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By Stephen J. Farnsworth and Roland Schatz

How hard has Fox News been on President Obama? Tougher than Hezbollah’s television news outlet, even during a new president’s “media honeymoon.”

Al-Manar, the Lebanon-based television outlet linked to what the U.S. government has long designated as a terrorist organization, aired notably less criticism than Fox News during Obama’s first 18 months in office, according to a new study by Media Tenor, Ltd., a nonpartisan provider of international content analysis.

By Stephen J. Farnsworth and Roland Schatz

How hard has Fox News been on President Obama? Tougher than Hezbollah’s television news outlet, even during a new president’s “media honeymoon.”

Al-Manar, the Lebanon-based television outlet linked to what the U.S. government has long designated as a terrorist organization, aired notably less criticism than Fox News during Obama’s first 18 months in office, according to a new study by Media Tenor, Ltd., a nonpartisan provider of international content analysis.

Fox News’ Special Report aired 17,008 statements about Obama during 2009 and another 5,717 statements about the new president during the first six months of 2010. By subtracting the percentage of negative statements from positive ones, Media Tenor found that Fox’s reports on the new president were 14 percent net negative in 2009 and 16 percent net negative during the first six months of 2010.

For Al-Manar, which aired 2,605 statements relating to the new president during that 18- month period, reports on Obama were six percent net positive in 2009 and four percent net negative during the first six months of 2010, notably more upbeat than Fox News during both periods.

Fox News also was more critical than any of the other four Arabic language media outlets analyzed in this project – Al-Jazeera, the region’s dominant broadcaster; Al-Arabiyah, linked to the Saudi royal family; Nile News, based in Egypt; and the Lebanese Broadcasting Corporation. Likewise, Fox News was harsher than a European news group, comprised of two United Kingdom and two German broadcasters, and the evening newscasts of ABC, CBS and NBC.

Al-Jazeera, so often criticized in U.S. political discourse for being anti-American, provided reports on the new president that were 18 percent net positive in tone during 2009 and two percent net negative in tone during the first six months of 2010. In fact, the often-maligned Al-Jazeera was the most positive of the 13 television news outlets examined for 2009.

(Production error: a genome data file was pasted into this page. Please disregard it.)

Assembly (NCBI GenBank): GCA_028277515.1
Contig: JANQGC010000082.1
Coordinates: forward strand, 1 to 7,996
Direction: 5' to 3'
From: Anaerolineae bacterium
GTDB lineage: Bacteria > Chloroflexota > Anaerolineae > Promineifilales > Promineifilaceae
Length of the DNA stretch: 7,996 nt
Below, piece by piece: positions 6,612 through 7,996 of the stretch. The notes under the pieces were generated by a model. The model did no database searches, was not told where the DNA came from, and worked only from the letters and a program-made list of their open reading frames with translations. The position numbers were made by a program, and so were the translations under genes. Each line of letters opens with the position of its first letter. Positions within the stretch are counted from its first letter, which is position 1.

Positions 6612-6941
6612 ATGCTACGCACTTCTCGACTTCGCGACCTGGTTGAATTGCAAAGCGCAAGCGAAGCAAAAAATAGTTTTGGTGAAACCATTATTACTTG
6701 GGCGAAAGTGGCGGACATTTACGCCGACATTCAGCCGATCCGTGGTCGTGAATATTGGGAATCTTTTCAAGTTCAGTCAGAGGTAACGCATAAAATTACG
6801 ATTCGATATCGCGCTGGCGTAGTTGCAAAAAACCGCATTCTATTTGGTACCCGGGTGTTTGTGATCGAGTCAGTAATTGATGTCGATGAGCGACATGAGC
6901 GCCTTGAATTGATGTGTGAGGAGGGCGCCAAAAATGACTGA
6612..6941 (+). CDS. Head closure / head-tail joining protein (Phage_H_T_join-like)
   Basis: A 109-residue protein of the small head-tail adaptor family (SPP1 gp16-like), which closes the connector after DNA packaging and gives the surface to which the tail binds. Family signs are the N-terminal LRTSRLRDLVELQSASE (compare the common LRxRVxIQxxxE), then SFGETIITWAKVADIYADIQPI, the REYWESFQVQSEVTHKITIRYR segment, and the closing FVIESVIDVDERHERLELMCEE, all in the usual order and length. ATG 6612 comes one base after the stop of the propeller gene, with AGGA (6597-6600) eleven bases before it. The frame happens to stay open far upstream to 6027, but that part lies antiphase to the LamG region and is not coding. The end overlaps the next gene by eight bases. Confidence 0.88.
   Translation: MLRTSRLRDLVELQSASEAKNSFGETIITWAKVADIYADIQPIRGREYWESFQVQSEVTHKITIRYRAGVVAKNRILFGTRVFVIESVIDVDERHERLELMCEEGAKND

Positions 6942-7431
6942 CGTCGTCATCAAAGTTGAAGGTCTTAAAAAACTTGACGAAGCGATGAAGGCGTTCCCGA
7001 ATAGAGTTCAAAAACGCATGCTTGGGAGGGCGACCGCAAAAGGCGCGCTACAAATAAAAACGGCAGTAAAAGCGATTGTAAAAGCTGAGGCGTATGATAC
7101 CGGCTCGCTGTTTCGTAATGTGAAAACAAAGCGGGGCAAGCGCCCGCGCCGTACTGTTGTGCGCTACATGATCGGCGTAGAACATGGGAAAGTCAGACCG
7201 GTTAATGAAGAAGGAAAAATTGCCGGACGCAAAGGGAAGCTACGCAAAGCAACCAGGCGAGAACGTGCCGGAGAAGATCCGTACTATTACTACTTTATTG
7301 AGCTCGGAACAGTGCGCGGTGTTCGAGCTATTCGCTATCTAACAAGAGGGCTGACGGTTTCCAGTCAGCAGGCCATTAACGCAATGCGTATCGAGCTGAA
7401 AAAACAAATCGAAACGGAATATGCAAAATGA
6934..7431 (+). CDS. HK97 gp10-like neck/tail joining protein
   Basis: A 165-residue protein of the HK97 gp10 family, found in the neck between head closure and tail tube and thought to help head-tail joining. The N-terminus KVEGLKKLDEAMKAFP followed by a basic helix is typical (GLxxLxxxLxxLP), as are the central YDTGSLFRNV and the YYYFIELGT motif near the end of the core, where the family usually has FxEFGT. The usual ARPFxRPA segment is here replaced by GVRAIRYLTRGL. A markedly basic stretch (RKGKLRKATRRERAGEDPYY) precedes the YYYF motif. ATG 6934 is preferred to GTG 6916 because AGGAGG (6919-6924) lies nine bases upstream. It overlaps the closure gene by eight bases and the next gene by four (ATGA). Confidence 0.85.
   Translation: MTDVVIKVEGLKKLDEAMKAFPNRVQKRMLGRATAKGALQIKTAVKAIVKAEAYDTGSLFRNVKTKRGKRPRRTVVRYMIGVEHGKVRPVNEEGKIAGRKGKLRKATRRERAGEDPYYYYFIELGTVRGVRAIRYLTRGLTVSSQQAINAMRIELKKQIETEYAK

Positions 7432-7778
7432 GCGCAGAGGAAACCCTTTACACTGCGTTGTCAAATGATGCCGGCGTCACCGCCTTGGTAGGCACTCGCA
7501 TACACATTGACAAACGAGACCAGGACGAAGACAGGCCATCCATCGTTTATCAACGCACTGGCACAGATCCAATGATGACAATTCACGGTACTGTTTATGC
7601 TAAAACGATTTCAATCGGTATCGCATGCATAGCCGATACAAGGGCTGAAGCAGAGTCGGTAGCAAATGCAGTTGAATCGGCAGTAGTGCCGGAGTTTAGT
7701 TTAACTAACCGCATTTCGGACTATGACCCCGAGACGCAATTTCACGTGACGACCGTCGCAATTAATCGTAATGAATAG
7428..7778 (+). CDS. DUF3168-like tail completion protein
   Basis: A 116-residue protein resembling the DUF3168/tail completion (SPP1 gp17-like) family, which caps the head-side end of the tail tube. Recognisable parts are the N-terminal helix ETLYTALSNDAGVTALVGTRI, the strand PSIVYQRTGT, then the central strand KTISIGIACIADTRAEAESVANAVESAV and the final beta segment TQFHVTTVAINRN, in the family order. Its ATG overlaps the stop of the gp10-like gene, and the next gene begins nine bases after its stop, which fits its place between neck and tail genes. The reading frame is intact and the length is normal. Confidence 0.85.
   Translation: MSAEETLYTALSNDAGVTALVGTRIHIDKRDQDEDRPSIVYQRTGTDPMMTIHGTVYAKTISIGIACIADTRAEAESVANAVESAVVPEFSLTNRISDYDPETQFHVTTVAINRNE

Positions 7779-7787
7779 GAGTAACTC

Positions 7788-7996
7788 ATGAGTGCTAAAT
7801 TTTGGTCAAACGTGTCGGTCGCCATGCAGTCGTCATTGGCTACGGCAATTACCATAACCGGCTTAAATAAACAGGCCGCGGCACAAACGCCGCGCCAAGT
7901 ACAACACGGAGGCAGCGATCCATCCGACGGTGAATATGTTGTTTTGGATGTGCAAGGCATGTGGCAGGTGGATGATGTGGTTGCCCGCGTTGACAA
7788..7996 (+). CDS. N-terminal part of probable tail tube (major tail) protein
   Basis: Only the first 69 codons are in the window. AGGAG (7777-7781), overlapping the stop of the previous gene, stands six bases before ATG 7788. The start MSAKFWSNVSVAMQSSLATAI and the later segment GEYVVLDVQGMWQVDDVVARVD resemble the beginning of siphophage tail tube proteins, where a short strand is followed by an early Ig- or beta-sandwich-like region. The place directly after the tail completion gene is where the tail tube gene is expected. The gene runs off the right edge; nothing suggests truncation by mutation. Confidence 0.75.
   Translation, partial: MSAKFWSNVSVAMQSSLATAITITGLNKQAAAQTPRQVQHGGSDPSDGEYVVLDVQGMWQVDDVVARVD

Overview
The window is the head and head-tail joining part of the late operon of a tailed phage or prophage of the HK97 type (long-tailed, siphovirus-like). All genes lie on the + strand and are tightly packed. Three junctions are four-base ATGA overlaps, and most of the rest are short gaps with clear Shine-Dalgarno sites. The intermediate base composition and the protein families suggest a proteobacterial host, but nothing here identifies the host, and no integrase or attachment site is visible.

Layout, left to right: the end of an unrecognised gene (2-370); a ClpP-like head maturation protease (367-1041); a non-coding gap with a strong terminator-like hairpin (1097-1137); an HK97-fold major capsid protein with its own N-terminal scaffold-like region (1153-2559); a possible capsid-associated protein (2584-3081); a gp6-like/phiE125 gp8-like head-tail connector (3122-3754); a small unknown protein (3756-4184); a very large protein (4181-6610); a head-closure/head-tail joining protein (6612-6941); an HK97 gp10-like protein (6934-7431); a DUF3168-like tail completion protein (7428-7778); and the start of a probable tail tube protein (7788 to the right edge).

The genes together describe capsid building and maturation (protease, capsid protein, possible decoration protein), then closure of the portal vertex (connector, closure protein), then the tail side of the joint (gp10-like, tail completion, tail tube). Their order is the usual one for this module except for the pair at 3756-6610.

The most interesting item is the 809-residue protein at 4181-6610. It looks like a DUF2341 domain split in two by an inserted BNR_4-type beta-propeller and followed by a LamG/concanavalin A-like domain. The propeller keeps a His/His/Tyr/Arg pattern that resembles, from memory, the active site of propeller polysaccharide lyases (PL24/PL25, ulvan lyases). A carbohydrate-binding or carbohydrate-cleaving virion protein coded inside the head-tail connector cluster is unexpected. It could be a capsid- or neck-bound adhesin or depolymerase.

The study challenges claims so often made in the U.S. about hostile media in the Middle East region. As a whole, the five Arabic language broadcasters were more positive about Obama during both periods than either the U.S. or European media group.

ABC, CBS and NBC were on balance negative towards Obama during those 18 months, making them – like Fox - more critical of Obama than Al-Manar. On NBC’s Nightly News, for example, coverage of Obama was two percent net negative during 2009 and six percent net negative during the first six months of 2010. While it was not positive, the tone on NBC was a far cry from the harsher treatment Obama received at the hands of Fox News.

U.S. news on the domestic networks tends to be more critical of presidents than international news for three reasons: differences in the topics that interest domestic and international audiences, the traditionally adversarial approach U.S. journalists bring to their work, and the difficulty foreign reporters have in getting through to policy makers.

U.S. television news provides far more granular coverage of the daily slog of the president’s legislative priorities in Washington than foreign reporters would. There simply isn’t all that much interest abroad in the latest comments from U.S. House Republican leaders, for example.

But not all was sweetness and light with Al-Manar’s coverage of the White House. The comparison with Fox News was reversed during the first 18 months of George W. Bush’s second term. Coverage of the former president on Al-Manar was 19 percent net negative during the period between January 2005 and June 2006, as compared to five percent net negative coverage of Bush on Fox News.

Above all, our book demonstrates that what the Arabic media are saying about the US government is very different than what many in the US think the media in the region are saying.

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Stephen J. Farnsworth is professor of political science and international affairs at the University of Mary Washington and Roland Schatz is president of Media Tenor, Ltd. They are co-authors, along with S. Robert Lichter of George Mason University, of "The Global President: International Media and the U.S. Government," published in August by Rowman & Littlefield.

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